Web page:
IZ (yeah, I'm abbreviating it) is about two best friends trying to find their way into adulthood, getting into trouble, falling out of friendship and back in, and it reads like maybe the author read my diary. I loved, loved, loved it. The deep affection I felt for the angsty teens here was something I missed in TFIOS. These are the kinds of girls I remember being. Well-meaning. Flailing. Anxious. Thoughtless. Dopey.  

Here’s the first paragraph, which may be my favorite first paragraph ever: 

“We can’t believe the house is on fire. It’s so embarrassing first of all, and so dangerous second of all. Also, we’re supposed to be in charge here, so there’s a sense of somebody not doing their job.”

Is that not brilliant? Can't you immediately picture these two goofy fourteen-year-olds, making an utter mess of things, trying to abdicate responsibility for the fire while it is occurring? And it only gets better. The entire book is a harrowing and hilarious in just that way. I believed that these kids existed. I worried about them. 

I do have one problem with IZ, but it’s kind of a book spoiler. I’ll just say I didn’t think the book quite realized its potential. I think you can have a literary work that also has an exciting plot, and this novel frustrated me a little in that way. IZ is wonderfully evocative in a way that TFIOS isn’t, but on the other hand, The Fault in our Stars goes, shall we say, all the way. In Zanesville is something of a tease. 

 

What's this CentUp button all about? CentUp is a way for you to express your appreciation of my work via sweet cash while also giving to a good cause. See the bottom of this post for details. 

 

 

 

Tuesday
Apr082014

How not to carry lunch. Also: about "CentUp"

A couple of months ago I joined a writer’s collective, which is like a writer’s space except you get your own permanent desk and also you get to say you’re in a “collective.” It feels good, guys. Collective. Good mouth feel.

The collective is about a half-hour walk from our place, or a couple of subway stops, but now that’s it’s sort-of spring I’ve been walking. I bring my laptop, of course, which is shoved into my backpack, and I also bring lunch, which is usually in a separate cross-body lunch pail thing that I bought for Scott and promptly stole for my own use. Marriage! In addition to the various straps of my laptop backpack and lunch-pail-bag I’m almost always listening to a podcast on my phone, because we all know there’s nothing worse than being alone with your thoughts/feelings.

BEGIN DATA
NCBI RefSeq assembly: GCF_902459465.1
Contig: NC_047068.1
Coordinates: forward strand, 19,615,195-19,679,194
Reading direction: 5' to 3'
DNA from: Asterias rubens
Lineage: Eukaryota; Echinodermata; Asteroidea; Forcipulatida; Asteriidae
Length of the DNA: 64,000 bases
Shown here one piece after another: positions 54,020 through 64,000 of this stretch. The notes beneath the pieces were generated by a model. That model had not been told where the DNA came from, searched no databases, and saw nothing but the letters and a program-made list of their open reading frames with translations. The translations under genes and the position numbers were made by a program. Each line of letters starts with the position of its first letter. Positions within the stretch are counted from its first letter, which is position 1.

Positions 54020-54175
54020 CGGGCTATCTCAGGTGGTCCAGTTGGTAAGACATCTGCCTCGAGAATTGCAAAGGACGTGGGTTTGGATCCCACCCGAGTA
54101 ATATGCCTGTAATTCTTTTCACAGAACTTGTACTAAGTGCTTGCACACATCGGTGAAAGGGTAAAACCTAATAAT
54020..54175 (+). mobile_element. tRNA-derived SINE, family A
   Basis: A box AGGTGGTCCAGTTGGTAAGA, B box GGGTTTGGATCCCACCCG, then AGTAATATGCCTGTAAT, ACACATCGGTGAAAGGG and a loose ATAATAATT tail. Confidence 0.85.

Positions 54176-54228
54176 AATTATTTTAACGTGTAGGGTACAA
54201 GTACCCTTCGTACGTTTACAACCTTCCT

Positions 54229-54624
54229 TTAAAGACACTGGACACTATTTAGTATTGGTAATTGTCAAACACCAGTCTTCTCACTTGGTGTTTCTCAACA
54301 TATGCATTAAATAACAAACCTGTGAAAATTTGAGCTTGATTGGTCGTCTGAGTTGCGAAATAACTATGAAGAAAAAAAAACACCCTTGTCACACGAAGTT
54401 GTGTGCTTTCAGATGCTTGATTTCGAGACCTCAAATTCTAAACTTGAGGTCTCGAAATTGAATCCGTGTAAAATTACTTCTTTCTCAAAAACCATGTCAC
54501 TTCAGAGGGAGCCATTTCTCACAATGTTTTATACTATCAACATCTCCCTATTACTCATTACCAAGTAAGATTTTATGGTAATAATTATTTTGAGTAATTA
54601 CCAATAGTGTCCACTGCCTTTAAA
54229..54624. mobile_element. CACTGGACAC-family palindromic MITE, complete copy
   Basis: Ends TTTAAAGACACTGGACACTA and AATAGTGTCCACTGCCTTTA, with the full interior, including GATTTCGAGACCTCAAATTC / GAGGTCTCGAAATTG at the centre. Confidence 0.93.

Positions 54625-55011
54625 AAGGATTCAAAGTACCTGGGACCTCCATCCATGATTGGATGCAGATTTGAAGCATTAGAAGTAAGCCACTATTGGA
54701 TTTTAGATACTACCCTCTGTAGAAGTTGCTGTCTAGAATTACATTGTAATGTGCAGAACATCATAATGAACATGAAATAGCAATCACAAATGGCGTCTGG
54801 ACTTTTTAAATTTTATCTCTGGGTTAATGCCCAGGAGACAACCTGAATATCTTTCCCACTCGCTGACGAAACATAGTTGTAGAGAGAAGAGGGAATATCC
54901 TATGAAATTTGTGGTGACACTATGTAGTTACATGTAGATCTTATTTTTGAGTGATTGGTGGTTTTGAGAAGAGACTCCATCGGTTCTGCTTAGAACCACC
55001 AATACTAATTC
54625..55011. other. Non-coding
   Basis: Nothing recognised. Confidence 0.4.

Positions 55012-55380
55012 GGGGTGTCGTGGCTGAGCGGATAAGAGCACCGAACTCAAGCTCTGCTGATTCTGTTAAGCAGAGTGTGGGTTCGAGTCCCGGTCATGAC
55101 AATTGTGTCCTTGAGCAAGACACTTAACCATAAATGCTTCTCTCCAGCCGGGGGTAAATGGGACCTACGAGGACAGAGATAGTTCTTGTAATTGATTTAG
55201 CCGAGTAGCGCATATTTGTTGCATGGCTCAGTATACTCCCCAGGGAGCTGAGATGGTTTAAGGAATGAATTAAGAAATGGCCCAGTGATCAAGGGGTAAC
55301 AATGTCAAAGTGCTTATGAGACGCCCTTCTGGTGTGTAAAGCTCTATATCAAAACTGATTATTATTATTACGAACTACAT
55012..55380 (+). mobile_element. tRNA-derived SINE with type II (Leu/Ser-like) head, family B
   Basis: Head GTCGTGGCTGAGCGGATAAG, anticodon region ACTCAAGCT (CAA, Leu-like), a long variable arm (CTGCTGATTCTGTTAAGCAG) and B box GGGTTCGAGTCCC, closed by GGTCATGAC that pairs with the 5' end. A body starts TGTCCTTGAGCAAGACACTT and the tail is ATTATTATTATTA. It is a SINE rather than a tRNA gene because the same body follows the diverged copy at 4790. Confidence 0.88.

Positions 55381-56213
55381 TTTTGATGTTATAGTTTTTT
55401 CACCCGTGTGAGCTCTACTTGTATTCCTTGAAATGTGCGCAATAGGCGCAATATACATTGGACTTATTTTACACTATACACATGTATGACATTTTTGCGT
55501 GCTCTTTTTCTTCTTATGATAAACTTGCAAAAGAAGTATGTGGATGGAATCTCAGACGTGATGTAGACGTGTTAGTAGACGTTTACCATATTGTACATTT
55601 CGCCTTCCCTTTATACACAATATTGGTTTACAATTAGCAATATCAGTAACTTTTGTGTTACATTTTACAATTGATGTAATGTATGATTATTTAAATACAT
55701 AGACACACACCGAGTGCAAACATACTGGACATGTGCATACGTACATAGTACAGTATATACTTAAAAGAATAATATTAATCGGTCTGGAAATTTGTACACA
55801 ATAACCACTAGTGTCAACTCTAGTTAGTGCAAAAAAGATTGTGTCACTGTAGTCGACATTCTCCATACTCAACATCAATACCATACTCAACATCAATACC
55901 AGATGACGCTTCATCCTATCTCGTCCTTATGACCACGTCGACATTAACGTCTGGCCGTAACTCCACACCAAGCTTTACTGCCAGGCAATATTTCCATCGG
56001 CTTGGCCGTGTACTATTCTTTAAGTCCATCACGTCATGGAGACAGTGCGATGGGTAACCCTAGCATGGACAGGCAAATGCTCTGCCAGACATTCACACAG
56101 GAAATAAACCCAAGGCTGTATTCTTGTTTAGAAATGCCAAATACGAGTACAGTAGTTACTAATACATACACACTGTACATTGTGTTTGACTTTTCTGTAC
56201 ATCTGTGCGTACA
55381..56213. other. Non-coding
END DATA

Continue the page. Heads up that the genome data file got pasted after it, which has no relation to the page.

On my way there today I stopped for a coffee and because I’m not a sick monster I removed my earbuds so that I could hear the nice barista tell me how many twenties I owed her. Somehow all my straps and wires got tangled, and while I waited for my coffee I sorted it all out. I thought. (Foreshadowing.) I left, coffee in hand, earbuds back in my ears, feeling like a normal human being who knows how to carry things. The rest of the walk I was getting some odd looks, and I couldn’t tell if they were admiration or pity. (Or both? Is that possible? And what would that look like? Someone work on that expression for me.) There were some sad smiles directed my way. Or maybe that guy just had a sad face? I figured that either 1) I looked amazing or 2) my fly was wide open. #2 was a negative so I decided to feel good about myself, even though I was encumbered and feeling increasingly sweaty.

When I reached my destination I got a load of myself in the mirror by the elevator and saw that my lunch pail had shifted at some point. Or I moved it. It was probably my fault. It was no longer across my body. The straps were now dangling from around my neck, the lunch sack landing between my boobs. How could I not notice that it had hiked all the way up there? I was carrying last night's leftover like a St. Bernard would carry his barrel of whiskey. Maybe people figured my mom hung it there right before pinning my name to my coat sleeve. Or maybe that’s where I keep my external heart pump. I was a little embarrassed, but more than anything I was surprised that people were giving me looks that seemed maybe sort of positive. People are good. Most people. The ones in downtown Brooklyn, anyway, where you're allowed to look a little off. If I had been in Soho I’d probably be set upon by German tourists, or a gang of hungry models.

***